Crispy, chewy, salty, it’s the onion bhaji. These glorious takeaway superstars have long been a favourite of mine. They’re such a delicious side to have with a curry. Like most Indian food they’re naturally vegan and so great!
Don’t be intimidated by how intricate they look. Onion bhajis are really easy to make, and I’ve made it even easier. Traditional onion bhaji recipes call for gram flour (chickpea flour), but I realise most of us don’t have that lying about at home (if you do, great job!). So I created this no-gram flour recipe using just plain flour so you can whip up a batch of onion bhajis with pantry ingredients.
The key to onion bhajis is to slice the onion very finely. This allows the onion to cook properly when frying. Thick onions won’t cook all the way through and you’ll end up with them raw in the middle. But, other than that, these are super simple and take no time at all to make. Enjoy.
Looking for some curries to go with these bhajis? Why not try my easy chickpea curry with carrot and parsnip or my spinach and kale saag. They’re both wonderfully flavourful and go great with these crunchy bhajis!
When to eat
Red onions store very easily year round. So you can enjoy these flavourful bhajis whenever you want. If you are looking for the freshest and best onions, I’d recommend eating from July to September when the majority of European onions are harvested.
Onion Bhajis (Plain Flour Recipe)
This meal is around 94% less polluting than the average UK meal.
Eating this recipe will save around 2.75 KG CO2e per person.
That’s equivalent to the emissions produced driving 22.71 KM in a modern car.How do I calculate this?
- 4 Medium Red Onions
- Sunflower Oil for frying (about 200 – 400ml)
- 150 g Plain Flour
- 2 Teaspoons Turmeric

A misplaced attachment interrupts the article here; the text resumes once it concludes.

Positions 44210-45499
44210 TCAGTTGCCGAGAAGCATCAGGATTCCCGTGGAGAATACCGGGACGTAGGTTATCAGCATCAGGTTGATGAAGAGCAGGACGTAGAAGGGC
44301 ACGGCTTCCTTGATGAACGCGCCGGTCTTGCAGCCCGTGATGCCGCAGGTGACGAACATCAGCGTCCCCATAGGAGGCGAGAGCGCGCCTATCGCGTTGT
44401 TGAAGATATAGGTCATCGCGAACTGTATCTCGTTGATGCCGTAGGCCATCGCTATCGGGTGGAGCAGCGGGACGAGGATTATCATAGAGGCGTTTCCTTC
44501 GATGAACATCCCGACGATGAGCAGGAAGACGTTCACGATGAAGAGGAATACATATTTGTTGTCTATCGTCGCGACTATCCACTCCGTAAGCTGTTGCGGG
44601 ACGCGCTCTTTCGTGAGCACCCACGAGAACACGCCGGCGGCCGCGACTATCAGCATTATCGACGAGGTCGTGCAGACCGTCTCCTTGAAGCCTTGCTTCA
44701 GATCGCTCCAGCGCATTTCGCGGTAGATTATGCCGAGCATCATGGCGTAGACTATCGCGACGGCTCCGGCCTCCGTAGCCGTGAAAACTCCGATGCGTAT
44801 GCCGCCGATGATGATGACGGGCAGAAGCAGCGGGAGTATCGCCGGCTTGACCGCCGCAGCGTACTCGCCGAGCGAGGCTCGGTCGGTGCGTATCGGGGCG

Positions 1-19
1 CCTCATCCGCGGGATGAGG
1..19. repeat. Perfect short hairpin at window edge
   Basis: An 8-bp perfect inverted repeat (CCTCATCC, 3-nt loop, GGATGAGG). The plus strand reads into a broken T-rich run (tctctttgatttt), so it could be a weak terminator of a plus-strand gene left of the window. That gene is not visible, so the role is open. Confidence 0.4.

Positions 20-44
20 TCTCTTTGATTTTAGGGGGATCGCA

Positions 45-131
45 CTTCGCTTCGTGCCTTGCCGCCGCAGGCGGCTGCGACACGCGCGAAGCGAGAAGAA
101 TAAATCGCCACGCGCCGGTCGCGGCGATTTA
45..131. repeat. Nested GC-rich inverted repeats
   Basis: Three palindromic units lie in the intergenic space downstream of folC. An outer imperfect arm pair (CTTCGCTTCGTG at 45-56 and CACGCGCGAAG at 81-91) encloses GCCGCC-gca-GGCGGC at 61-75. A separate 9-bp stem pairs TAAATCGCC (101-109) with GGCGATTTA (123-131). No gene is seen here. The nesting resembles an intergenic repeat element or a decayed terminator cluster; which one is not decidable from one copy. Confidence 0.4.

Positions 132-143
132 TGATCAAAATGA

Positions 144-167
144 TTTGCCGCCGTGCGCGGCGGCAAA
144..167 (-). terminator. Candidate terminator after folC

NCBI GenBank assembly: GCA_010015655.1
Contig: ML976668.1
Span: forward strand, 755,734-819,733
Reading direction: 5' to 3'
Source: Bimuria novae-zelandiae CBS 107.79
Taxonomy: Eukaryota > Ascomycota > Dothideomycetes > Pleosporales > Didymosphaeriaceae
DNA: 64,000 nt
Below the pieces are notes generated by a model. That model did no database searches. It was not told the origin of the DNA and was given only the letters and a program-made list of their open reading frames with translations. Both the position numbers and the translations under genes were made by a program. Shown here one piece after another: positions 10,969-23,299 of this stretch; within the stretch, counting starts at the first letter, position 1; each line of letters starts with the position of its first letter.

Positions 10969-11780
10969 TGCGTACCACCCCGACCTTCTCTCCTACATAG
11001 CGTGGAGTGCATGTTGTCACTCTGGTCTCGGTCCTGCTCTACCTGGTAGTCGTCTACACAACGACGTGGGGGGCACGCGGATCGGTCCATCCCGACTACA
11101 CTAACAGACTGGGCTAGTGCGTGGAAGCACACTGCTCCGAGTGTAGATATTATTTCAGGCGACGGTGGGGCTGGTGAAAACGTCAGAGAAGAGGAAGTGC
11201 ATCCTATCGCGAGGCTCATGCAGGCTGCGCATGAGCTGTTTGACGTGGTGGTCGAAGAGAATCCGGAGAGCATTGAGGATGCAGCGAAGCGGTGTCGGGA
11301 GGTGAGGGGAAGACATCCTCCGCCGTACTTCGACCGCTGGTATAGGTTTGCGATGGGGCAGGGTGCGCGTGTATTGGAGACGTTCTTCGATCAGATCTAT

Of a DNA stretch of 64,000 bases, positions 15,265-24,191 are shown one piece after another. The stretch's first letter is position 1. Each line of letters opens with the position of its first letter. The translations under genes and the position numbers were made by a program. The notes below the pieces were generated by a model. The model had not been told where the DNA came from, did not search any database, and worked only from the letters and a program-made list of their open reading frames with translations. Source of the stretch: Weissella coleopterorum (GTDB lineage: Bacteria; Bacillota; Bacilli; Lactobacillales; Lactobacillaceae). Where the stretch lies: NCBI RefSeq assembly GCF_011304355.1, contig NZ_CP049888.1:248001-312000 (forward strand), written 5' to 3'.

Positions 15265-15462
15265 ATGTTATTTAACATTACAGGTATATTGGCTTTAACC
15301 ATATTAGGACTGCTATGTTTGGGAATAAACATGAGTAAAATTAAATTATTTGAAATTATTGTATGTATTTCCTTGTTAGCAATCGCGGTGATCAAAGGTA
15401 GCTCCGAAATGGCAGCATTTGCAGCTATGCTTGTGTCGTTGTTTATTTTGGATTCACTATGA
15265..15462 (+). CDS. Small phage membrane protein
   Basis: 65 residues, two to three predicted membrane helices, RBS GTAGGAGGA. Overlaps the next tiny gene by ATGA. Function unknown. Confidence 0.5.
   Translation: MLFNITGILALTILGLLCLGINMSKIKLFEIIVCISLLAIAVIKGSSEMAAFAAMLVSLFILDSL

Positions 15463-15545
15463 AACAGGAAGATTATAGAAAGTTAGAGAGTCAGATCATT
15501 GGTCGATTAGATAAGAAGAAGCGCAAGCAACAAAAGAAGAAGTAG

- 2 Teaspoons Garlic Powder
- 2 Teaspoons Cumin Powder
- 1 Teaspoon Paprika
- 1 Teaspoon Ginger Powder
- Peel and chop the red onions in half. Then finely slice them into thin half moon crescents.
- Mix all the batter ingredients together in a large mixing bowl. Then, whilst whisking the bowl contents, pour over 180 ml of water. Mix until the batter is smooth. It should be thick and gloopy. Add a splash more water if the batter feels too stiff.
- Tip the chopped red onion into the mixing bowl. Mix well until the red onions are well incorporated into the batter.
- Ready an oven tray or large chopping board. Then scoop a 2 inch ball of bhaji batter out of the mixing bowl and shape into a rough patty with your hands. Place the patty onto your tray or board. The patty should be about 4 – 5 cm in width. With patties this size you should get 12 shaped bhajis out of the batter, but, feel free to make them as big or small as you want.
- Once all the bhajis are shaped. Heat the oil in a large heavy pan (I like to use a dutch oven or Le Creuset pot) over a medium-high heat. You need enough oil in the pan to cover about half the thickness of your bhajis. This is normally about 200 – 400 ml depending on the width of your pan.
- After a few minutes, pluck an excess red onion slice from your batter bowl or one of your bhajis, and toss into the pan. Once the red onion starts to vigorously bubble and spit, your oil is hot enough to cook with.
- Using a metal spatula, scrape about 4 – 5 bhajis (one at a time) into your pan. Fry for around 3 minutes or until the underside side begins to crisp and take on a lovely golden brown colour. Flip the bhajis and cook the opposite side for 3 minutes more until evenly crisp and golden brown.
- When the each batch of bhajis are cooked, remove from each from the pan and place onto a fresh oven tray cover with a kitchen towel or paper. Salt them immediately.
- Repeat the frying process until all your bhajis are nicely fried.